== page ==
Tuesday February 27, 2024

Peshawar air quality at dangerous level

Peshawar was ranked the most hazardous air quality city in the world with a distinction of 590 Air Quality Index (AQI) on November 27 at 9pm

November 30, 2022
Peshawar pictured on November 23, 2016. Twitter/IftikharFirdous
Peshawar pictured on November 23, 2016. Twitter/IftikharFirdous

PESHAWAR: In a shocking development, Peshawar was ranked the most hazardous air quality city in the world with a distinction of 590 Air Quality Index (AQI) on November 27 at 9pm.

One day later (Nov 28) at 10pm, a US website ranked Peshawar with hazardous distinction at 444 AQI. The city’s air quality is 500 times more dangerous than the guidelines issued by the WHO.

Experts say population of Peshawar is at greater risk of lung damage by smog, which can activate dormant tuberculosis. High levels of smog during the winter trigger asthma attacks, leading to wheezing attacks and shortness of breath, which increase chances of premature death from respiratory ailments and cancers.

The Peshawar Clean Air Alliance, a voluntary civil society organisation comprising academics, medical and public health experts, students and activists, has shown serious concern about the air quality of Peshawar. Convener of Peshawar Clean Air Alliance and Sarhad Conservation Network, Dr Adil Zareef said many factors have contributed to highly toxic air quality in major cities of Pakistan. Lahore and Peshawar have been competing with New Delhi with equally worse indicators.

“Among other factors are a huge population influx from the merged districts to Peshawar and the corresponding increase in vehicular traffic, smoke-emitting industries and informal small industrial units, especially unregulated brick kilns which mainly use rubber and other toxic materials enveloping Peshawar in deadly smog,” he said.

Dr Adil said huge clouds of charcoal smoke can be seen enveloping Hayatabad Phase 1, 5 and 7 and adjoining industrial zones, particularly Shahkas area, after sunset. The KP government is planning to establish VETs and ban unregulated vehicles. It would be a difficult exercise as Peshawar boasts the highest number of unregistered vehicles clogging the traffic, he remarked.

Flaws in the BRT design have narrowed the previously smooth-running main artery, which becomes congested during peak hours. Higher pollution levels are an outcome of slow and restricted movement with bottlenecks along the Khyber Road corridors, he said.

The government should exercise zero tolerance for vehicular and industrial emissions by introducing the concept of trained green policing by traffic wardens and capacity-building of EPA with green penalties and fines to offenders, he observed.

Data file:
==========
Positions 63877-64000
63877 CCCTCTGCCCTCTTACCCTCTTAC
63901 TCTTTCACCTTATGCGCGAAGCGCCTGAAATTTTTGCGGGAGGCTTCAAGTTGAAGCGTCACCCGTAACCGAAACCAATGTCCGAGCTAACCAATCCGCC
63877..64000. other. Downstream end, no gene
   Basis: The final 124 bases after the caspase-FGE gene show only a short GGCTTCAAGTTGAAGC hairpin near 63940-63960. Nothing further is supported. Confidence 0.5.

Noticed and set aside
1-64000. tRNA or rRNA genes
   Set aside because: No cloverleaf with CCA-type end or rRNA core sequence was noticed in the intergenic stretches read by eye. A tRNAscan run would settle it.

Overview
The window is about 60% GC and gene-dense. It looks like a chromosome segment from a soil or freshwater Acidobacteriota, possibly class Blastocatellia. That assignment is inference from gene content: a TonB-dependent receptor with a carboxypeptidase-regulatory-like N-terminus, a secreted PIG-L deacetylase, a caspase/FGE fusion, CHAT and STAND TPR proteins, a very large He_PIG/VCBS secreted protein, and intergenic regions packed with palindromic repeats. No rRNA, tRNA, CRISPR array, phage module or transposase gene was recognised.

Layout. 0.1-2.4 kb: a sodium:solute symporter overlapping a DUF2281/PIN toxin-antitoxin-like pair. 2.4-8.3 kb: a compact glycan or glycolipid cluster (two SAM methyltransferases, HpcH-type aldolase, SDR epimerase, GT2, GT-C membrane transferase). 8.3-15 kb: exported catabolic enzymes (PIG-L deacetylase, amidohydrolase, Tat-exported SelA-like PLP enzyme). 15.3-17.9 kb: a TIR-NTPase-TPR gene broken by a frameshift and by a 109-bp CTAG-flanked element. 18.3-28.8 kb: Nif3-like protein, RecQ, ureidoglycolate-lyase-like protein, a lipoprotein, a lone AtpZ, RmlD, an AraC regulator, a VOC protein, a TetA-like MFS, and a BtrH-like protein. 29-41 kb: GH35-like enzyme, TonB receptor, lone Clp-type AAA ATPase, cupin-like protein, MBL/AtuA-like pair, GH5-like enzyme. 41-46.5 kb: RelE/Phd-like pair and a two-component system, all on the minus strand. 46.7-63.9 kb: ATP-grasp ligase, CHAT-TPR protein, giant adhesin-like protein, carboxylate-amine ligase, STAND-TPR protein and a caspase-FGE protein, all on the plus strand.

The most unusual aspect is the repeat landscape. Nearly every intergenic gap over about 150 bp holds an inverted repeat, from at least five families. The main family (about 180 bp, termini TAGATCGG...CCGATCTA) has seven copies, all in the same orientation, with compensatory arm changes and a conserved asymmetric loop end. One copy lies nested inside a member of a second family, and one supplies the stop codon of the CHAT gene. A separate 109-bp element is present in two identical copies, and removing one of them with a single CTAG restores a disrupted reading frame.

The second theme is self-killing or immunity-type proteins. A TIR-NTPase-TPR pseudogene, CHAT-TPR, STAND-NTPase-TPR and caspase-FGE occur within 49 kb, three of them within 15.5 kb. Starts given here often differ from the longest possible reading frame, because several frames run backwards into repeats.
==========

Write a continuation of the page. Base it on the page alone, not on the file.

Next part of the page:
Dr Saadia Ashraf, head of the Pulmonology Department at KTH, said “population is at greater risk of lung damage by high levels of smog during the winters as it triggers chronic pulmonary diseases and cancers leading to premature death, besides allergies, cough and irritation in eyes, throat and nose. It severely affects cognitive (mental) development of young children,” she said.

Dr Amber Ashraf, head of Cardiology Department at KTH, has reported an increase in cardiovascular diseases, stroke, hypertension and related diseases. The government is being asked to take measures to reduce burden of preventable disease caused mostly due to noxious pollution, which has affected a large population of Peshawar.

Meanwhile, Peshawar Clean Air Alliance (PCAA) will hold its second meeting to review air quality monitoring network and KP government green policy today (Nov 30), and will share recommendations with the government. The PCAA has installed 12 high-quality air monitors in Peshawar with the collaborative support of SEED and BoK for evidence-based interventions.

Director General Environment Protection Agency, KP, Anwar Khan, told this correspondent the government has entered into a partnership with SEED and other organisations, including Bank of Khyber, and has installed Air Quality Meters, though at high-risk zones.

He said the government has taken both administrative and implementation measures for improving air quality through re-assessment of its vehicular emission functions, control over industrial units, implementing zig-zag technology in brick kilns and with improved traffic management. Civil society and the public also need to come forward and become agents of change. The government, on its end, will continue making efforts to bring about further improvement, he said.